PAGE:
The Glasshouse Hotel (from £120 per room per night) sits below Calton Hill just along the road from Princes Street. A 5 star boutique hotel, it is one of Conde Naste Travellers 'Top 50 Hottest Hotels in the World' and once visited, never forgotten. Located alongside the Playhouse Theatre and the Omni Centre where hotel guests can park, it is an excellent location for exploring the city and for evening entertainment. Valvona and Crolla the famous Edinburgh Italian foodie company has their original deli/cafe just down the road and is well worth a visit, as are their sister restaurants Vittoria and La Favorita both on Leith walk.
Apex Waterloo (from £95 per room per night ) A well appointed and newly opened hotel, the Apex Waterloo is at the eastern tip of Princes Street and a good location for exploring the city. It is particularly convenient for anyone arriving via Waverley Station and has a very good branch of Howies Restaurant next door. A few minutes walk will get you to two of my favourite pubs in Edinburgh; The Guildford bar (packed with character and top class real ales) and Cafe Royal bar next door with it's Oyster Bar, excellent pub food and stunning historic woodwork and tiled walls.
The Balmoral Hotel (from £125 per room per night) never fails to impress on arrival as the doorman in full livery welcomes you into it's hallowed 5 star walls. Despite it's status as a top notch hotel, informality and relaxed atmosphere are the order of the day. Michelin star dining and afternoon tea are highlights of any stay here. JK Rowling may have started her Harry Potter writings in a modest cafe in the Old Town, but she famously completed writing the adventures in some style at the Balmoral Hotel. Right next door to Waveley station and on busy Princes Street there is inevitably some noise, but you can trade the view for a quieter internal facing room is that's your preference. An excellent way to get your bearings is to jump on one of the Hop-on Hop-Off buses that start at Waverley bridge. Children have the option of taking the fun 'Horrible Histories' commentary whilst the adults can take the regular commentary. Get a live guide if you can.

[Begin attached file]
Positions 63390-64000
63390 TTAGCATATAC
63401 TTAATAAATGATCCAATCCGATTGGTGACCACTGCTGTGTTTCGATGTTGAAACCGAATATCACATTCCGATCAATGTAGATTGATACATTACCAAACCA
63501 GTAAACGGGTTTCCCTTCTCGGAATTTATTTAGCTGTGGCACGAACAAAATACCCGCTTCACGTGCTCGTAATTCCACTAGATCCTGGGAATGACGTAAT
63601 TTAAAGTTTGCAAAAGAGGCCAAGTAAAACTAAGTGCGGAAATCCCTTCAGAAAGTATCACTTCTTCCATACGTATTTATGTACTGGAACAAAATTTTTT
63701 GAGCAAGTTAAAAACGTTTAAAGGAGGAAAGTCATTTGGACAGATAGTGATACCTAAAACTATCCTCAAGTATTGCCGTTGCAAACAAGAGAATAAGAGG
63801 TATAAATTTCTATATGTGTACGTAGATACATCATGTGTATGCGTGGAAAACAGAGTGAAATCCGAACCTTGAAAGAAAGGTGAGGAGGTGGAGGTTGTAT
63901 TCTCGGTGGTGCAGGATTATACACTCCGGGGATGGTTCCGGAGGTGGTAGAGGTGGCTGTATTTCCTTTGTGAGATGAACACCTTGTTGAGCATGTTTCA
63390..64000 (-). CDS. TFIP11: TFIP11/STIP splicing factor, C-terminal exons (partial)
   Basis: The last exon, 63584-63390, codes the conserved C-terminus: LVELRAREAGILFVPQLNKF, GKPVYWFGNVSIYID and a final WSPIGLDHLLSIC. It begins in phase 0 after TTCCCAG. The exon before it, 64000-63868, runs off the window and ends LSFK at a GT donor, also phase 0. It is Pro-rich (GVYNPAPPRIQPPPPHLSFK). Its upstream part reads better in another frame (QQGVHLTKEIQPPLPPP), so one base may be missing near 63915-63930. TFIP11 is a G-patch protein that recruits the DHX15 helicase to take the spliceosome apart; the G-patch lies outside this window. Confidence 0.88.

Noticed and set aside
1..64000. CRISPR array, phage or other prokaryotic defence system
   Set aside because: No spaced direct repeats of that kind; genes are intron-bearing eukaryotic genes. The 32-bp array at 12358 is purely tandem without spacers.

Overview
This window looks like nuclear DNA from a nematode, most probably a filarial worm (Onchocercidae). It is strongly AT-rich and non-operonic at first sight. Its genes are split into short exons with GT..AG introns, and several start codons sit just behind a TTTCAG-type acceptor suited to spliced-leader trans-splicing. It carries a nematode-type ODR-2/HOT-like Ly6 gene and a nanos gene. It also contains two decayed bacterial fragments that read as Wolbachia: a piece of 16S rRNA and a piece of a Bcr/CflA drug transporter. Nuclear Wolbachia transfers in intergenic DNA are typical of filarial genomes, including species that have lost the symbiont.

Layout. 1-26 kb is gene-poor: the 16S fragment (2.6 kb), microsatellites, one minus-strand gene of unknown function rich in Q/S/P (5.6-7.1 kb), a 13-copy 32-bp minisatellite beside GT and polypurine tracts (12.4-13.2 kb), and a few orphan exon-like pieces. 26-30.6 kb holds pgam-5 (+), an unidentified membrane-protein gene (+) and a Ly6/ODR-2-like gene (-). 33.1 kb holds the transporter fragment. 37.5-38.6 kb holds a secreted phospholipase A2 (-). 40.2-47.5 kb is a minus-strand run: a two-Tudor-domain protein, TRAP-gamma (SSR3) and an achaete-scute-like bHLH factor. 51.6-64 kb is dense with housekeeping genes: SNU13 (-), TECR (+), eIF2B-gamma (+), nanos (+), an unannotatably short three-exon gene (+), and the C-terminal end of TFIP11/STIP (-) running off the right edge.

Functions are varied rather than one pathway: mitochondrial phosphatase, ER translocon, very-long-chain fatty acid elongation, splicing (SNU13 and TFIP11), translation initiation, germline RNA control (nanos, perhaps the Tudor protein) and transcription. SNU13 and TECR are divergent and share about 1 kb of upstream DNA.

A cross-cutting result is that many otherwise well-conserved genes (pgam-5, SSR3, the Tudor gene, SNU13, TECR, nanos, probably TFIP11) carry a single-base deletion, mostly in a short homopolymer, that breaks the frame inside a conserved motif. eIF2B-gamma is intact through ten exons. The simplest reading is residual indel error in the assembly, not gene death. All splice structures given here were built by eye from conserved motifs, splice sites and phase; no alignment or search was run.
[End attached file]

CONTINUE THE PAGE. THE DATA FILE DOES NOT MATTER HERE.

Arriving by plane, train or bus is by far the best option. Waverley railway station is bang in the centre of Edinburgh and the bus station is fairly central in the New Town. Shuttle buses run every ten minutes from the airport to the city centre and take around half an hour, traffic willing. Edinburgh is the ultimate walkable city, but if you wish to venture a little further then a Lothian all day bus ticket will cost you just £3.00 (£2.40 child).
I won't make a list of 'must sees', I just recommend you try and see as much as possible without feeling rushed, and save the rest for another visit. As for accommodation location, I am equally happy staying in the Old Town as staying the New Town. They as so close together as to make little difference, but if I am feeling in the need for lots of history and a plentiful supply of olde worlde pubs then the Old Town gets my vote. If, on the other hand, my priority is shopping, picnicking in the park, Art Galleries and a plentiful supply of olde worlde pubs (again) then the New Town gets my vote.